05What these lessons mean for regeneration elsewhere

While the lessons from King’s Cross are relevant for regeneration projects elsewhere, there is one big difference that makes the project an imperfect guide. The site sits on the fringe of one of the most in demand central business districts in the world, as well as including one of the busiest train stations in Britain. This demand has risen in recent decades as the strength of the central London economy has increased, making King’s Cross even more attractive.

This all made the development more commercially viable and in need of less public intervention.

Other regeneration projects likely fall into two broad categories of demand, which will impact their viability and what economic regeneration can occur there. These are:

  1. Islands of low demand in an otherwise strong city centre economy, like King’s Cross
  2. Low demand across the whole of the city centre

Regeneration in most places will not be as commercially viable

Given the high and rising level of demand for commercial and residential space in London, the risk attached to a regeneration project in the Capital is likely to be much less than in other parts of the country where demand is much lower (and even then, the previous section showed that the public sector still played a role). Without this demand, private funding will be harder to attract, and a higher ratio of public financing will be needed to fund a project.

Figure 4 indicatively places King’s Cross on the spectrum of commercial viability and compares it to most regeneration projects elsewhere.

Figure 4: King’s Cross on the Spectrum of Commercial Viability

Making Places - Spectrum of Commercial Viability

Source: Swinney P and Wilcox Z (2013): Developing interest: The future of Urban Development Funds in the UK, London: Centre for Cities

The King’s Cross regeneration lies somewhere to the right of the spectrum in Figure 4. The high demand for space in London and advantageous location of King’s Cross meant that, although public intervention was needed to overcome some market and policy failures, the public sector did not need to provide extensive de-risking or funding. The high commercial viability of King’s Cross meant less profitable uses such as affordable housing could be provided on site through private funding and the project remained viable.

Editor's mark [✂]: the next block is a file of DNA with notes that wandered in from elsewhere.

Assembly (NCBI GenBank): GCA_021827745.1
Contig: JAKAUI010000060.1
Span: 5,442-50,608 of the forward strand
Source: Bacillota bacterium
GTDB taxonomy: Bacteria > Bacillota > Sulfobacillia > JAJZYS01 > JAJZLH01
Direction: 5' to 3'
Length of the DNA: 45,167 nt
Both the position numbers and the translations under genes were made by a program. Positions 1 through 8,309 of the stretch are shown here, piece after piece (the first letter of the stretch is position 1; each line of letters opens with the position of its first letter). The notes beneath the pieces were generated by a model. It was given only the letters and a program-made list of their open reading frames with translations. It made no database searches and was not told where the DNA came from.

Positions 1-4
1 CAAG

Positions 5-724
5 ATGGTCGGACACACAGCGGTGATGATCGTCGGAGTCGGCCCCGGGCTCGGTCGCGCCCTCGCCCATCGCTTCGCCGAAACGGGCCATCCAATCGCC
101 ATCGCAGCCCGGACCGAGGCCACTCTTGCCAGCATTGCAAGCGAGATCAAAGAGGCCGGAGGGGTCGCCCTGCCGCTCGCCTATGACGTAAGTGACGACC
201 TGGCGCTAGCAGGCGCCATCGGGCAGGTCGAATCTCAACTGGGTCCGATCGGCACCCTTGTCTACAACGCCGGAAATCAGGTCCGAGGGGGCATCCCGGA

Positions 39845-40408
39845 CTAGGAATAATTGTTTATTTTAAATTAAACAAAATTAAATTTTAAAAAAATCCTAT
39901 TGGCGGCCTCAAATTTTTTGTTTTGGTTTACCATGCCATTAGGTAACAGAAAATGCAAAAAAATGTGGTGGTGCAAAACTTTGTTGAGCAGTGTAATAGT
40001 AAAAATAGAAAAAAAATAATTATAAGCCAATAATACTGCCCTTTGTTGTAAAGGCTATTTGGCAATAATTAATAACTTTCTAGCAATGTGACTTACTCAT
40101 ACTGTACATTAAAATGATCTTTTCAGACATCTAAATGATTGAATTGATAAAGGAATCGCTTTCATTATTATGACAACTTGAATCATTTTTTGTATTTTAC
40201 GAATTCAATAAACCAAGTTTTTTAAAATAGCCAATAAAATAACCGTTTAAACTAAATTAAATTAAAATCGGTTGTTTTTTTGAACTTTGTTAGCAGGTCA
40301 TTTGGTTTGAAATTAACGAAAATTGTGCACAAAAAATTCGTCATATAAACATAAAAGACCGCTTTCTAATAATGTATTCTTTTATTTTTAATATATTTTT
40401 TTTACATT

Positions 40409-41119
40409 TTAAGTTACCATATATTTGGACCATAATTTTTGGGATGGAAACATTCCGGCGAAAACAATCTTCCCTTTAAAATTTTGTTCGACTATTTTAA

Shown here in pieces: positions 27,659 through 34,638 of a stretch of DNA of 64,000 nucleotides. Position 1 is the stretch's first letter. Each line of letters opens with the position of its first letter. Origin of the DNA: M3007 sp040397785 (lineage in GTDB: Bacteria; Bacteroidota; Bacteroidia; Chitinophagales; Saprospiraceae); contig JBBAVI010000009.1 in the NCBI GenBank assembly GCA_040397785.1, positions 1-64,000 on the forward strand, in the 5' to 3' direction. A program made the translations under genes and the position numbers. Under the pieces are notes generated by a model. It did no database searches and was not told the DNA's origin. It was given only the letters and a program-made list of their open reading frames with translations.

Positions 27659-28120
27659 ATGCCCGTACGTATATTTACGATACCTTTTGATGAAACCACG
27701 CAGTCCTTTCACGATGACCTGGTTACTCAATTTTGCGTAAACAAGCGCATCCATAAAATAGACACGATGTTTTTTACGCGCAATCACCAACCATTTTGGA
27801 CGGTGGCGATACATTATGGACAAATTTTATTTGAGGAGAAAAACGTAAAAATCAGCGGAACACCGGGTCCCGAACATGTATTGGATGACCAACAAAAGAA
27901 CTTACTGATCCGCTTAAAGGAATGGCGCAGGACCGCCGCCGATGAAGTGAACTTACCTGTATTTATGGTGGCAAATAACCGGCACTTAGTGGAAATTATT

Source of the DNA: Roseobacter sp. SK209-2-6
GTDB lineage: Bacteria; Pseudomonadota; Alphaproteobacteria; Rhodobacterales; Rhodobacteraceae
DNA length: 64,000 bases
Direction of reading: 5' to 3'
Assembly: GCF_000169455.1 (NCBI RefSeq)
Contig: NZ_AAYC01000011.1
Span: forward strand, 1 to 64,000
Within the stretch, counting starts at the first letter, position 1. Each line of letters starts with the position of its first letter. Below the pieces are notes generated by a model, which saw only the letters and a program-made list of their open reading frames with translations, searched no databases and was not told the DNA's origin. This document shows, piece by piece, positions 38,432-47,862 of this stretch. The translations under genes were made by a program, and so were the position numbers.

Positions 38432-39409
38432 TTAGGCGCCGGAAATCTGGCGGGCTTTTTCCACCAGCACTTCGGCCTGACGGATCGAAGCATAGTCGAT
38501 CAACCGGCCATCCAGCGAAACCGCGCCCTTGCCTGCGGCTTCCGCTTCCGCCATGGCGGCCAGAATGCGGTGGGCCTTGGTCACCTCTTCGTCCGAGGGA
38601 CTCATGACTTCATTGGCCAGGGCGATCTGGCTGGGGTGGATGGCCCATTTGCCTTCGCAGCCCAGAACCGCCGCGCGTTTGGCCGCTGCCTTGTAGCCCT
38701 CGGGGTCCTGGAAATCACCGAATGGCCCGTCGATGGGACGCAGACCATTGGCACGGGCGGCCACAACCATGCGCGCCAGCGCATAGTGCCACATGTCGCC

Other regeneration projects that, like King’s Cross, are islands of low demand in otherwise strong city centres will lie to the right of the spectrum but those that sit within city centres, where demand is low, will lie further to the left. This will mean that more public sector involvement will be required, both in terms of de-risking the project to get development going, and in providing public goods and public realm. The lower returns expected from such projects will also limit the amount that the private sector is prepared to spend on the latter amenities (the provision of which a number of interviewees pointed to as being an important part of King’s Cross’ success).

Regeneration elsewhere will have similarities and differences

Given this, what can be achieved will vary from project to project based on demand. What follows applies the framework for regeneration to three live projects – Bristol Temple Quarter, York Central and the former Broadmarsh shopping centre in Nottingham, all of which are also located by transport hubs near or in city centres – to expand and build upon the King’s Cross example. Doing so highlights what other case studies can learn from the key lessons from King’s Cross, and how they can also inform policy makers on how regeneration elsewhere will differ.

Looking at proxies for office demand gives an indication of how similar the three case studies are to King’s Cross, and where they sit on the spectrum of commercial viability. Table 3 shows how London is a clear outlier in terms of demand. Bristol city centre has the next highest office costs per square metre, while Nottingham city centre has the lowest demand of the case studies and would lie furthest to the left on the spectrum in Figure 4.

Table 3: Demand differs drastically across city centres

City Centre Office Rateable Values, 2022 (£ per m2)
London 456
Bristol 165
York 118
Nottingham 100

Source: VOA data, Centre for cities calculations